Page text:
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Cucurbit Genetics Cooperative Report 6:56-57 (article 29) 1983

Development of Embryoid-like Structures from Cucumis melo L. Callus In Vitro

H. Young, R. M. Skirvin and J. A. Juvick

Department of Horticulture, University of Illinois, Urbana, IL 61801

Members of the Cucurbitaceae have been grown in tissue culture to yield callus cultures (3) and shoot tip cultures (2, 6). The subject has been partially reviewed by Bottino (1). The production of adventitious shoots from Cucurbita pepo L. has been reported by Jelaska (3). In this paper we report the development of numerous shoots from Cucumis melo L.

Seeds of 'Harper Hybrid' muskmelon, 'Oliver’s Pearl Cluster' honeydew melon and 'Takii’s Honey', a Japanese honeydew melon, were surface disinfested with a 10% Clorox bleach solution and 0.1% Triton X-100 surfactant for 15 minutes followed by two 5-minute rinses with sterile distilled water. The Seeds were transferred onto a proliferation media consisting of Murashige and Skoog (MS) high mineral salts (4) supplemented with (mg/liter): 6-benzylaminopurine (2.0), naphthalene acetic acid (0.1), myo-inositol (100) and Staba vitamins (5). Sucrose was added to the medium at 30 g/liter. The medium was adjusted to a pH of 5.7 with KOH and HCl. Difco Bacto agar was added at 6 g/liter, melted and dispensed into 25 x 150 mm culture tubes at 8 ml/tube, then autoclaved for 15 minutes at 15 pounds pressure per square inch. The cultures were grown at about 23°C under cool white fluorescent illumination of about 300 foot candles with a 16-hour day length. In some cases, the seed coat was partially removed to speed germination. 'Harper Hybrid' muskmelon shoot tips were gathered from the field and disinfected in 10% Clorox for 10 minutes. All other procedures were identical to those used for seeds.

Six to eight weeks were required for the seeds to germinate when their seed coats were intact. This period was reduced to 9–14 days with partial seed coat removal. Thirty-three days after germination, the healthy cotyledons developed callus and embryoid-like bodies on their margins. These organized differentiating calli were divided into quadrants and subcultured at 4- to 6-week intervals. Contamination rates with shoot tips were very high and only about 1% of the cultures survived. This could be attributed to the hairy buds and field conditions. The surviving shoot formed callus and embryoid-like structures within 30 days. The embryoids of the cultures developed shoots which emerged from the callus-embryoid mass. These structures can be freely sub-cultured and they proliferate rapidly (Table 1). These cultures are being utilized to explore the role of growth regulators in root and shoot differentiation.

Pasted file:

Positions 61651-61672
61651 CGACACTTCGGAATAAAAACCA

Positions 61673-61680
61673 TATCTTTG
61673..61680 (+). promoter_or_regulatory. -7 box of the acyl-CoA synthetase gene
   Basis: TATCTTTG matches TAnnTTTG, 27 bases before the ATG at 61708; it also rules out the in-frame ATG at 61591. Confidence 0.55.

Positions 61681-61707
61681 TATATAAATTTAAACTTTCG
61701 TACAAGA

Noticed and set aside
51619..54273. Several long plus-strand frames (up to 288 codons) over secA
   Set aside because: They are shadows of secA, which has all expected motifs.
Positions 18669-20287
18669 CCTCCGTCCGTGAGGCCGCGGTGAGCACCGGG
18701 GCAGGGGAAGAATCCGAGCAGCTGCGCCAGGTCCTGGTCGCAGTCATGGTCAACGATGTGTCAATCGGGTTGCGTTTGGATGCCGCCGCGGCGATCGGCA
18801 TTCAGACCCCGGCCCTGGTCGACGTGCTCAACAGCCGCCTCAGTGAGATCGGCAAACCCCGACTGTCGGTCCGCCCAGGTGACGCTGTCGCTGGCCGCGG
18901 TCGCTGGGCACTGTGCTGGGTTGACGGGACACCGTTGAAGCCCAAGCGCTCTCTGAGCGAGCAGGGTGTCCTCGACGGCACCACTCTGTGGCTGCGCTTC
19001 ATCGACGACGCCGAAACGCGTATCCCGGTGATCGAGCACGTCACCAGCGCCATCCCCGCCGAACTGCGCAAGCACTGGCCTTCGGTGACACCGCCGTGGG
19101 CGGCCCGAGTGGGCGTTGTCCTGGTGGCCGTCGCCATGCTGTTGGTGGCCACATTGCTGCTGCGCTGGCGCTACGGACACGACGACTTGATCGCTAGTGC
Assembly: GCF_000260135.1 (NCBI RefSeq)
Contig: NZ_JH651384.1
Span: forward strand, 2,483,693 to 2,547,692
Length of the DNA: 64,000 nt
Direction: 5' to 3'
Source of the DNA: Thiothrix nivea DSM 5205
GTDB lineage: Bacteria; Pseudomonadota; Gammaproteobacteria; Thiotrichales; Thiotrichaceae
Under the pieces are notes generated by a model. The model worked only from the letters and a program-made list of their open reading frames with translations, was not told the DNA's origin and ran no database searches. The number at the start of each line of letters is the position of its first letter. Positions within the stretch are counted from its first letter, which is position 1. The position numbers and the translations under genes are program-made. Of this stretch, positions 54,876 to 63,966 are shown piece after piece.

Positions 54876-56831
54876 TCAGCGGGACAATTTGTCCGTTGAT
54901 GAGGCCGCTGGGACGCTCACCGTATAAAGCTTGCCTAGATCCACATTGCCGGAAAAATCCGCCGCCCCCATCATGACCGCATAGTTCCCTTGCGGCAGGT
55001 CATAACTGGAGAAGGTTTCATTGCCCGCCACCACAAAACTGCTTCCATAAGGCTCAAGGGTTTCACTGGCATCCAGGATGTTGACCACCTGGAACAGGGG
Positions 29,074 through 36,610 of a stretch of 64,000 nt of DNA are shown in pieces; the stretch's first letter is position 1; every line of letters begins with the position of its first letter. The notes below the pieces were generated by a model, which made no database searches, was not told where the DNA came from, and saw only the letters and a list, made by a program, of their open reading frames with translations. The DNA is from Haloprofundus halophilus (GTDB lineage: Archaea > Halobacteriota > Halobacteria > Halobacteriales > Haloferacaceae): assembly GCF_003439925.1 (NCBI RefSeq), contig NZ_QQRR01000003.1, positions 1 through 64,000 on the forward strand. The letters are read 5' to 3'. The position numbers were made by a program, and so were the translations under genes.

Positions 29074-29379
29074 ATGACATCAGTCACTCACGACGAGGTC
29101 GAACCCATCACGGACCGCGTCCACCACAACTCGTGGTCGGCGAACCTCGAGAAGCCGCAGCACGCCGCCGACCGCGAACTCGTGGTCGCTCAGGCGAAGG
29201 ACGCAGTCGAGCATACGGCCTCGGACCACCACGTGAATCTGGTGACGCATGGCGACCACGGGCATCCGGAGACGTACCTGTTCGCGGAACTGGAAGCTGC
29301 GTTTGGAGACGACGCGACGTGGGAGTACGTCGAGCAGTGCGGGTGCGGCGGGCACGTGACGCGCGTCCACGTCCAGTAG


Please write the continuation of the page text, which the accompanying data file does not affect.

Table 1. Growth and development of Cucumis melo in vitro.



or surviving

Number of embryoids/mo.

Explant source



   Oliver’s Pearl Cluster



2.2 X

4 X






   Takii’s Honey



2.5 X

4 X






Shoot tips
   Harper Hybrid



2  X

4 X

Literature Cited

  1. Bottino, P. J. 1981. The tissue culture of vegetable crops. In: Conger, B. V. (ed.), Cloning agricultural plants via in vitro techniques. Chemical Rubber Company Press, Inc., Boca Raton, Florida. pp. 141–164.
  2. Handley, L. W. and Chambliss. 1979. In vitro propagation of Cucumis sativus L. HortScience 14(1):22–23.
  3. Jelaska, S. 1974. Embryogenesis and organogenesis in pumpkin explants. Physiol. Plant. 31:257–261.
  4. Murashige, T. and F. A. Skoog. A revised medium for rapid growth and bioassays with tobacco cultures. Physiol. Plant. 15:473–497.
  5. Staba, J. E. 1969. Plant tissue culture as a technique for the phytochemist. Recent Adv. in Phytochem. 2:80.
  6. Wehner, T. C. and R. D. Locy. 1981. In vitro adventitious shoot and root formation of cultivars and lines of Cucumis sativus L. HortScience 16 (6):759–760.
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Page citation: Wehner, T.C., Cucurbit Genetics Cooperative;
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send questions to T.C. Wehner; last revised on 1 August, 2007